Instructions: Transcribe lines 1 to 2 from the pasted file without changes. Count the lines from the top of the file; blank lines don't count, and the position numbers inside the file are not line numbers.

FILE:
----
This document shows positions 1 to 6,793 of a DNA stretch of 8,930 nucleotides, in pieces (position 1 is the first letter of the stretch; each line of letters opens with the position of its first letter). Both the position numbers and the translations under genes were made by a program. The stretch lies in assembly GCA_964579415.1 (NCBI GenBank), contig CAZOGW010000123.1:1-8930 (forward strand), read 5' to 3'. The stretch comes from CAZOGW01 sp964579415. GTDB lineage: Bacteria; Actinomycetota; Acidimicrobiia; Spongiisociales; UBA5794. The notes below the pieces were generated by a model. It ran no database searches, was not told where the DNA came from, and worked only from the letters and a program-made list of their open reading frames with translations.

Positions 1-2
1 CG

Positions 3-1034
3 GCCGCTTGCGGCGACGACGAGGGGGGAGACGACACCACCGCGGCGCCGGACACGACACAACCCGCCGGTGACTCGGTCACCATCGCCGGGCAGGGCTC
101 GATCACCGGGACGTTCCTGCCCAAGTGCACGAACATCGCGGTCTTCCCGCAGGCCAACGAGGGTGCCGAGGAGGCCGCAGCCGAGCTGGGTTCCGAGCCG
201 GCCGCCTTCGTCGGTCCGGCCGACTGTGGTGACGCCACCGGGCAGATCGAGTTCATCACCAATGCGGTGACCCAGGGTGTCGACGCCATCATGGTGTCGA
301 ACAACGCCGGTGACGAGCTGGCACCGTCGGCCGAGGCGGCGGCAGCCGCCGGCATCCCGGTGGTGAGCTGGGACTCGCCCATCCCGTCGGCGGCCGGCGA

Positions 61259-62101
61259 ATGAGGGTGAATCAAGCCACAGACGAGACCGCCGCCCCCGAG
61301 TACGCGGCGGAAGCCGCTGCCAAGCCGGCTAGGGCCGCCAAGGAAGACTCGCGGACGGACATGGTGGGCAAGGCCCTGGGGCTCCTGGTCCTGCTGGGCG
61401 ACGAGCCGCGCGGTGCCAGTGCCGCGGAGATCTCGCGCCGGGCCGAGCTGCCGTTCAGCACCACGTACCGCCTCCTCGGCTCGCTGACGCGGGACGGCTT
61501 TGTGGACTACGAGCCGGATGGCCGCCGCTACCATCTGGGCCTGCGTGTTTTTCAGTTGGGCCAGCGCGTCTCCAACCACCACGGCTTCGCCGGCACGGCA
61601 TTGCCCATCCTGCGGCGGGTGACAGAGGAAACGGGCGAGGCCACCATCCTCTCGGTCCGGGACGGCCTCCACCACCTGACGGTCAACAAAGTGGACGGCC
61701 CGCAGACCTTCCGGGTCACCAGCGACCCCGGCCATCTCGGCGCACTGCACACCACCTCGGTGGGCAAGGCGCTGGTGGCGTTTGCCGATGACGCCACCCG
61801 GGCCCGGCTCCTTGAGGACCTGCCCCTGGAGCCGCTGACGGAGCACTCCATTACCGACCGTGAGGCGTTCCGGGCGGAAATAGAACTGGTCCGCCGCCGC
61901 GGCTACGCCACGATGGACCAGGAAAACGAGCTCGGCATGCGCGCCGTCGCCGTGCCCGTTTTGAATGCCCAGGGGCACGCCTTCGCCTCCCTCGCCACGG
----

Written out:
This document shows positions 1 to 6,793 of a DNA stretch of 8,930 nucleotides, in pieces (position 1 is the first letter of the stretch; each line of letters opens with the position of its first letter). Both the position numbers and the translations under genes were made by a program. The stretch lies in assembly GCA_964579415.1 (NCBI GenBank), contig CAZOGW010000123.1:1-8930 (forward strand), read 5' to 3'. The stretch comes from CAZOGW01 sp964579415. GTDB lineage: Bacteria; Actinomycetota; Acidimicrobiia; Spongiisociales; UBA5794. The notes below the pieces were generated by a model. It ran no database searches, was not told where the DNA came from, and worked only from the letters and a program-made list of their open reading frames with translations.

Positions 1-2